NOV 30, 2021 12:00 PM PST

Don't Deep Fry a Frozen Turkey: The Science Behind Thanksgiving Explosions

WRITTEN BY: Hannah Daniel

Thanksgiving may have come and gone, but the lessons we learn from the holiday don’t end when the final plates are cleared from the table. Thanksgiving is the number one holiday for home fires in the US, mostly due to mistakes from amateur chefs who are just trying their best. For instance, fire departments across the US responded to over 1,400 cooking fires on Thanksgiving in 2019.

The main attraction of Thanksgiving meals is usually a turkey, but many people don’t cook an entire bird in their day-to-day lives. Deep-frying has risen in popularity as a method of preparing turkeys, but simply dropping a frozen turkey into boiling oil is one sure way to end your Thanksgiving prep in disaster.

Even a partially-fried turkey in a deep fryer can cause an explosion, one cause of the many aforementioned kitchen fires. Here, we explore the science behind exploding turkeys.

It all comes down to the density differences between water and oil. Early school demonstrations taught us that water is denser than oil, and the two substances do not mix. Water is made from oxygen and hydrogen, and oil is made from hydrocarbons. Oxygen is heavier than carbon, hence the density difference.

Frozen turkeys hold considerably more water than thawed turkeys, but cooking websites recommend a room-temperature turkey. For example, raw poultry can contain somewhere between 6-8% more water than cooked poultry. When meat is frozen, ice crystals can rupture some of the cells in the tissue, causing the water inside of the cells to freeze. Then, as the meat is defrosted, some of the water in the cells leeches out as well.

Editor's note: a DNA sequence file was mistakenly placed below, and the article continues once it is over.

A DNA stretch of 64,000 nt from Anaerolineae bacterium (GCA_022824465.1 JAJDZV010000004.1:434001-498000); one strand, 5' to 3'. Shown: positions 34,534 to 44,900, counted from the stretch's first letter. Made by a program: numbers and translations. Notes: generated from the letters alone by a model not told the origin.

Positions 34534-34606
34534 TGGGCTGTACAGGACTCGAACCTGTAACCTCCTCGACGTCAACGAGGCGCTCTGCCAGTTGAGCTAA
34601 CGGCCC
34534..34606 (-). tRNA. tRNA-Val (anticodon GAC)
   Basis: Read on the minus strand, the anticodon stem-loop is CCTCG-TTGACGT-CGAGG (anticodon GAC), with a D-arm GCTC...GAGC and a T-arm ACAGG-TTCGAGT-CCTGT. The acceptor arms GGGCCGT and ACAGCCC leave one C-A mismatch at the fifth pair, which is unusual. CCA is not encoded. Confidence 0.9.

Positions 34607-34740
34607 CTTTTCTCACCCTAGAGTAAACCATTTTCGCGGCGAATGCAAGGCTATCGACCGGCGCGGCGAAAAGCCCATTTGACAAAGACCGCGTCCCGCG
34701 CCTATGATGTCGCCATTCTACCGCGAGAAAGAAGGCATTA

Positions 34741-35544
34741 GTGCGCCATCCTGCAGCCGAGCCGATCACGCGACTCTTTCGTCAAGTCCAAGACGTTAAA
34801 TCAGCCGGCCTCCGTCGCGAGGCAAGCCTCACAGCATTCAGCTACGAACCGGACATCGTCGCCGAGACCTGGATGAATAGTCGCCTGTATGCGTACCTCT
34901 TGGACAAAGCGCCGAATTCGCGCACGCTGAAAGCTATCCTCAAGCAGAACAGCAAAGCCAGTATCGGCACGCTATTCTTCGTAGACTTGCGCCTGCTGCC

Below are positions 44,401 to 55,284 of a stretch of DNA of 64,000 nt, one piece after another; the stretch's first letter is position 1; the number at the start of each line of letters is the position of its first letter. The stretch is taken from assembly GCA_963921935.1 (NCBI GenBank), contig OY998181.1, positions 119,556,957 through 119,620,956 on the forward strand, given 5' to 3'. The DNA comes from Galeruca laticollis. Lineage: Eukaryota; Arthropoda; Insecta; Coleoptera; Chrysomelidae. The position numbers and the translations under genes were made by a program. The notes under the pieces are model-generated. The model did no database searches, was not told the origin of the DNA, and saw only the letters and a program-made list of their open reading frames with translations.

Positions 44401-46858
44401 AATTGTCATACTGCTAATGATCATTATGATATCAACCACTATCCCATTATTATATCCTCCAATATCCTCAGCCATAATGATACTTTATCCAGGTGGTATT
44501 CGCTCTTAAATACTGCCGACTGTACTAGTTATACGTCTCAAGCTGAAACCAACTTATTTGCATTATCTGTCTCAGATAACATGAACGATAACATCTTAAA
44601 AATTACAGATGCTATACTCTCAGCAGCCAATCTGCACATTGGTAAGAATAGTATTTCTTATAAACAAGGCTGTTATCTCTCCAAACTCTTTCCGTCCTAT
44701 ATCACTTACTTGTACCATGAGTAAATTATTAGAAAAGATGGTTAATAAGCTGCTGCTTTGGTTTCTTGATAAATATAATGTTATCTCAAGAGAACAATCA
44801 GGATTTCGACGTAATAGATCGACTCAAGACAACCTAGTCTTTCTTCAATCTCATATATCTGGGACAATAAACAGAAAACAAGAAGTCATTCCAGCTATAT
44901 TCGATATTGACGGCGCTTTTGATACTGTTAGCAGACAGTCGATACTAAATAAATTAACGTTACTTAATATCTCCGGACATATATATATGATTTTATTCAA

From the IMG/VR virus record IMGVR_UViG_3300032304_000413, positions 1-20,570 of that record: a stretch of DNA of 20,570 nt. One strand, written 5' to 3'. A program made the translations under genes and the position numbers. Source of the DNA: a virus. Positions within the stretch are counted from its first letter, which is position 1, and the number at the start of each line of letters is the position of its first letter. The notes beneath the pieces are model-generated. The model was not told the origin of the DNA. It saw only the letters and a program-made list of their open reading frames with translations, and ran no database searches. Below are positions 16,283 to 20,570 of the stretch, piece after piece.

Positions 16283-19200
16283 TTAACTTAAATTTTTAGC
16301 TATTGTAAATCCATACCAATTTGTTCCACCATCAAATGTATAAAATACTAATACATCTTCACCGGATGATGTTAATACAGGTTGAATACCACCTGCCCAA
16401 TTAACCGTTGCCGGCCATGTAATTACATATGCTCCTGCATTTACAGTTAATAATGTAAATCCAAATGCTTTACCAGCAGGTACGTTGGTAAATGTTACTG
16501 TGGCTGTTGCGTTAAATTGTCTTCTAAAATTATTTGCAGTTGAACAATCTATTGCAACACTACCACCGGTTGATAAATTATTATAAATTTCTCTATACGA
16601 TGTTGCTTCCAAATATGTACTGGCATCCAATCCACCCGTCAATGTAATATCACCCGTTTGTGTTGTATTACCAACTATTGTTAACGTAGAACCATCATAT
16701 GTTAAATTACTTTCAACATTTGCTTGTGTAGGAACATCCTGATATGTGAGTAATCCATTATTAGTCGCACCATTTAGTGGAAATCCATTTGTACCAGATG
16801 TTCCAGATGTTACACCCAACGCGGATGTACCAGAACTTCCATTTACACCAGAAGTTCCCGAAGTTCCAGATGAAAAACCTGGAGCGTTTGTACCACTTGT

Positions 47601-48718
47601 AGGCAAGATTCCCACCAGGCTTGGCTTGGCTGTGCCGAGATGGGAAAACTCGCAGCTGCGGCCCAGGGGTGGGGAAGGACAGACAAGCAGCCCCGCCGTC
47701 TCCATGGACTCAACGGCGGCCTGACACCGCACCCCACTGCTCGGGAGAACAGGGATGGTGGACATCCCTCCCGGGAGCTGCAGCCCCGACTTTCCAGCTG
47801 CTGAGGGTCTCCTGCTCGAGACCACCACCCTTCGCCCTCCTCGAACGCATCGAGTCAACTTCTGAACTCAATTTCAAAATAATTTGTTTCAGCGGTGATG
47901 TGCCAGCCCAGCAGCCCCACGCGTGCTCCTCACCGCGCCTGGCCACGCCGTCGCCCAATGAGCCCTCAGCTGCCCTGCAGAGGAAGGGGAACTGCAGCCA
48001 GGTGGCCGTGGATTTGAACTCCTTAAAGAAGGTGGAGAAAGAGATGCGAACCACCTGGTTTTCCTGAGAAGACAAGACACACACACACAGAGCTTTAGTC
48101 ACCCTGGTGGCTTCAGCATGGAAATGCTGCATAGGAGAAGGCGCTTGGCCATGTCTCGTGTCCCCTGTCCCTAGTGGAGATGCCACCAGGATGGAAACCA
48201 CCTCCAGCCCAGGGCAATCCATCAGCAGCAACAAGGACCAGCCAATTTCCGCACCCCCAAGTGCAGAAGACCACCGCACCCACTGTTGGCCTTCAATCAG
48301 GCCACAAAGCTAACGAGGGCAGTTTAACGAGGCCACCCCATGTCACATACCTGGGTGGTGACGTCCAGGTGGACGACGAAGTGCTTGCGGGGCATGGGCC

So, when a frozen turkey is dropped into boiling oil, the ice in the turkey quickly melts to water. The water then sinks below the oil, and the high temperatures quickly undergo a phase change to gas. The volume of water as gas is 1,700 times larger than as a liquid. Steam is less dense than oil and tries to rise above it.

The oil is displaced rapidly, which looks a lot like an explosion. Boiling oil can do immense damage on its own, but if the oil is cooking over a gas stove, it can ignite and catch fire. Oil is easily combustible once a bit of it catches fire; from there, it spreads rapidly.

All that’s to say: deep-frying a room-temperature turkey can still be a difficult task, but there is a significantly smaller chance for a turkey-based explosion. With science knowledge on your side, you can stay safe cooking this holiday season.

Source: The Conversation, National Fire Protection Association, USDA

About the Author
  • Hannah Daniel (she/they) is a recent graduate of Carnegie Mellon University, where she received a Bachelor of Science in Biology with an additional minor in Creative Writing. She is currently located in the Washington D.C. area pursuing freelance writing opportunities and full-time science communications positions.
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